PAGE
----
I’ve coined a saying “be kind to yourself today, you might be the only one”. I like that because we’re pretty hard on ourselves usually. We often censor ourselves, we often don’t back ourselves, we get down on ourselves, but maybe we could just lighten up a little.

So me? I’ve discovered I’m fairly introverted at this stage of my life. I love my own company, and I love to be quiet. Sure I can do people, and I enjoy people, but I find nourishment in silence that I don’t get around people. I love to think, so I read a lot. Books, magazines, blogs, even research papers on things I’m interested in. I love to create. I find my outlet for creativity in video editing, photography, some creative writing (got my first magazine article being published in a couple months) and fly tying.

Speaking of “flow”, I experience flow, when I’m hunting and fishing, public speaking, reading and researching stuff and video editing. I feel most normal when I’m working outside around animals. Strange mix.

The things I’ve used to discover who I am, and what I’m like? Some tools I found useful was Myers Briggs typing and Strength Finder. Obviously trying lots of stuff and being mindful helps, because then you realise “hey, time stopped when I did that!”. I tried things like drawing classes, fly tying weekends, and all kinds of things.

One of the interesting points that Now Discover Your Strengths points out, is that we were naturally drawn to the areas of our strengths as children. Isn’t it sad that for most of us (except maybe kids like Tiger Woods), the people around us weren’t observant enough to capture the moments when we were in our element and steer us in the right direction. My mum (being asian) told me to be either a doctor or lawyer, completely irrespective of any observation of what I was into as a kid.

But it’s not too late to start. In fact, it can’t be too late. It’s too important to delay. We need to come alive and we need to start now.

Coming Alive

I’m a bit of a fan of MasterChef, a current TV series where contestants are eliminated and the best chef wins.  This year, there are accountants, auditors, IT consultants, and lawyers to name a few. Almost invariably, when the contestants are asked why they’re on the show, they say they’re just marking time in their jobs (or words to that effect), but when they’re cooking, they come alive.

The “coming alive” is my expression. They describe the feeling as “time just seems to be suspended”, or “there’s a smile on my face”, or “I feel at home in the kitchen”. The concrete renderer said he’d come on the show to “start a new life”.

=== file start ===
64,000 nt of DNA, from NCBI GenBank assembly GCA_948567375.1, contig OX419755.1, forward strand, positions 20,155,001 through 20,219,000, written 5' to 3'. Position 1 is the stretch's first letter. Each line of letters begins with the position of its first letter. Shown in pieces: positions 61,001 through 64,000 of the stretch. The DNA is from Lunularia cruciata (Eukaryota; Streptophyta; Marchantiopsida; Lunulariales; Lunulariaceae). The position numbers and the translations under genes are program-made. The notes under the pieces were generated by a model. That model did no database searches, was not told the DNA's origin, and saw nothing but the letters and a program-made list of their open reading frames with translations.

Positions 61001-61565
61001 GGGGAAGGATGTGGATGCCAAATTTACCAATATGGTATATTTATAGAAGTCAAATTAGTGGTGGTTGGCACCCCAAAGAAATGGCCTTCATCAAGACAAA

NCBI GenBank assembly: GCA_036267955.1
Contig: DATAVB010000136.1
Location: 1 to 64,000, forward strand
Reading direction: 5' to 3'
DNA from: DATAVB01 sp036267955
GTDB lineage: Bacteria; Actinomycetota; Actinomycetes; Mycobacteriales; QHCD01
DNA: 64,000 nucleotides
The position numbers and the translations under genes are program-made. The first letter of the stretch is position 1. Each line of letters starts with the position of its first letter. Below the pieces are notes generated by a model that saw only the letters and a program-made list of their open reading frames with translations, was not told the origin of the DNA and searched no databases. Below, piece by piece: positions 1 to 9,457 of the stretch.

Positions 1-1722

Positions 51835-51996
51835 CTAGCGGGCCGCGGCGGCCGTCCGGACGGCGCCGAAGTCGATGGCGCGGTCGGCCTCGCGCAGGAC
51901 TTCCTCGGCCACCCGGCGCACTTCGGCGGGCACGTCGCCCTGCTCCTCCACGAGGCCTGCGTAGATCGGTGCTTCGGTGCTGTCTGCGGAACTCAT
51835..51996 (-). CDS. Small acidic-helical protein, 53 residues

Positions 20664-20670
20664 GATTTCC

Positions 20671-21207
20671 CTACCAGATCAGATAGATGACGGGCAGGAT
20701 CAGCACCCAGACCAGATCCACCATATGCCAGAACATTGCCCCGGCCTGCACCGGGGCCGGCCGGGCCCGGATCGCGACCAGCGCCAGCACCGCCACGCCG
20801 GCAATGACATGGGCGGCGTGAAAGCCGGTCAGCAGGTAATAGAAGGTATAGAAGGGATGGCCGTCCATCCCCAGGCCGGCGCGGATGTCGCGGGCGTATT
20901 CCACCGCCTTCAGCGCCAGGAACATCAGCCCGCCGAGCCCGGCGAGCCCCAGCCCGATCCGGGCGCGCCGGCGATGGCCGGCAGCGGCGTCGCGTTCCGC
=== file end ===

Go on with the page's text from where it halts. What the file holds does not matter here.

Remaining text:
One young man in his early twenties – the auditor, made the point that he only became an auditor to please his father, but midway through the competition, he’s recieved his father’s blessing to pursue the dream of becoming a chef and owning his own restaurant.

The great thing is that these individuals have realised that their current profession – while they may well do a great job – just isn’t them. It’s not their niche. It doesn’t play to their strengths. In their own way, they’re saying that when they cook, they experience “flow”.

Mihaly Csikszentmihalyi author leading researcher on creativity coined the term “flow” to describe a feeling everyone has at times, characterized by a feeling of great absorption, engagement, fulfillment, and skill—and during which temporal concerns (time, food, ego-self, etc.) are typically ignored. When people are experiencing flow, they’re doing something that they’re created for. They’re good at it, and it comes naturally. It’s a strength.

The sad thing for me, is that so many people spend so long in careers and activities in which they are not strong. They may be competent, but it takes away from them – it makes them less… them! And for some reason, so few have the balls to get out of what they’re doing and make a sideways or downward shift, to find that very thing in which they come alive. I’m fairly confident that there would be less burnout if people were supported in discovering and playing to their strengths and building a career out of them.

What makes you come alive? Do you play to your strengths, or are you stuck in a career in which you just long to get out of and find the very thing that makes you “come alive”?